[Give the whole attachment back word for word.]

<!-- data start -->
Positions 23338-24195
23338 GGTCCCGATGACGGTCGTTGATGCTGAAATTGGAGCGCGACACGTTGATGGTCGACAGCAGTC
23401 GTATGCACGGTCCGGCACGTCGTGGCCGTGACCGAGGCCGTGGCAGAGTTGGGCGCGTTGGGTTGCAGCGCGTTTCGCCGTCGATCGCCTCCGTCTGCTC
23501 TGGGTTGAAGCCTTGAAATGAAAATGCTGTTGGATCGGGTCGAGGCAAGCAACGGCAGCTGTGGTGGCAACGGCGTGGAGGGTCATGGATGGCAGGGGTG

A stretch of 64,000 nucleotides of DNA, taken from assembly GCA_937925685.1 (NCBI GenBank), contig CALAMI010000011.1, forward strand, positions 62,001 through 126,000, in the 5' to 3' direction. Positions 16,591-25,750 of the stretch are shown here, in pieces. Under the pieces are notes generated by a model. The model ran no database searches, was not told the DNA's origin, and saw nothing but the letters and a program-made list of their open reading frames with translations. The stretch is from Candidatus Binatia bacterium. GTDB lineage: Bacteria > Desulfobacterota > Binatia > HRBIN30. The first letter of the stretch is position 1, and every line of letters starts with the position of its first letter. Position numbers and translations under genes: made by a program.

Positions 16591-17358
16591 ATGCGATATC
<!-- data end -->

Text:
Positions 23338-24195
23338 GGTCCCGATGACGGTCGTTGATGCTGAAATTGGAGCGCGACACGTTGATGGTCGACAGCAGTC
23401 GTATGCACGGTCCGGCACGTCGTGGCCGTGACCGAGGCCGTGGCAGAGTTGGGCGCGTTGGGTTGCAGCGCGTTTCGCCGTCGATCGCCTCCGTCTGCTC
23501 TGGGTTGAAGCCTTGAAATGAAAATGCTGTTGGATCGGGTCGAGGCAAGCAACGGCAGCTGTGGTGGCAACGGCGTGGAGGGTCATGGATGGCAGGGGTG

A stretch of 64,000 nucleotides of DNA, taken from assembly GCA_937925685.1 (NCBI GenBank), contig CALAMI010000011.1, forward strand, positions 62,001 through 126,000, in the 5' to 3' direction. Positions 16,591-25,750 of the stretch are shown here, in pieces. Under the pieces are notes generated by a model. The model ran no database searches, was not told the DNA's origin, and saw nothing but the letters and a program-made list of their open reading frames with translations. The stretch is from Candidatus Binatia bacterium. GTDB lineage: Bacteria > Desulfobacterota > Binatia > HRBIN30. The first letter of the stretch is position 1, and every line of letters starts with the position of its first letter. Position numbers and translations under genes: made by a program.

Positions 16591-17358
16591 ATGCGATATC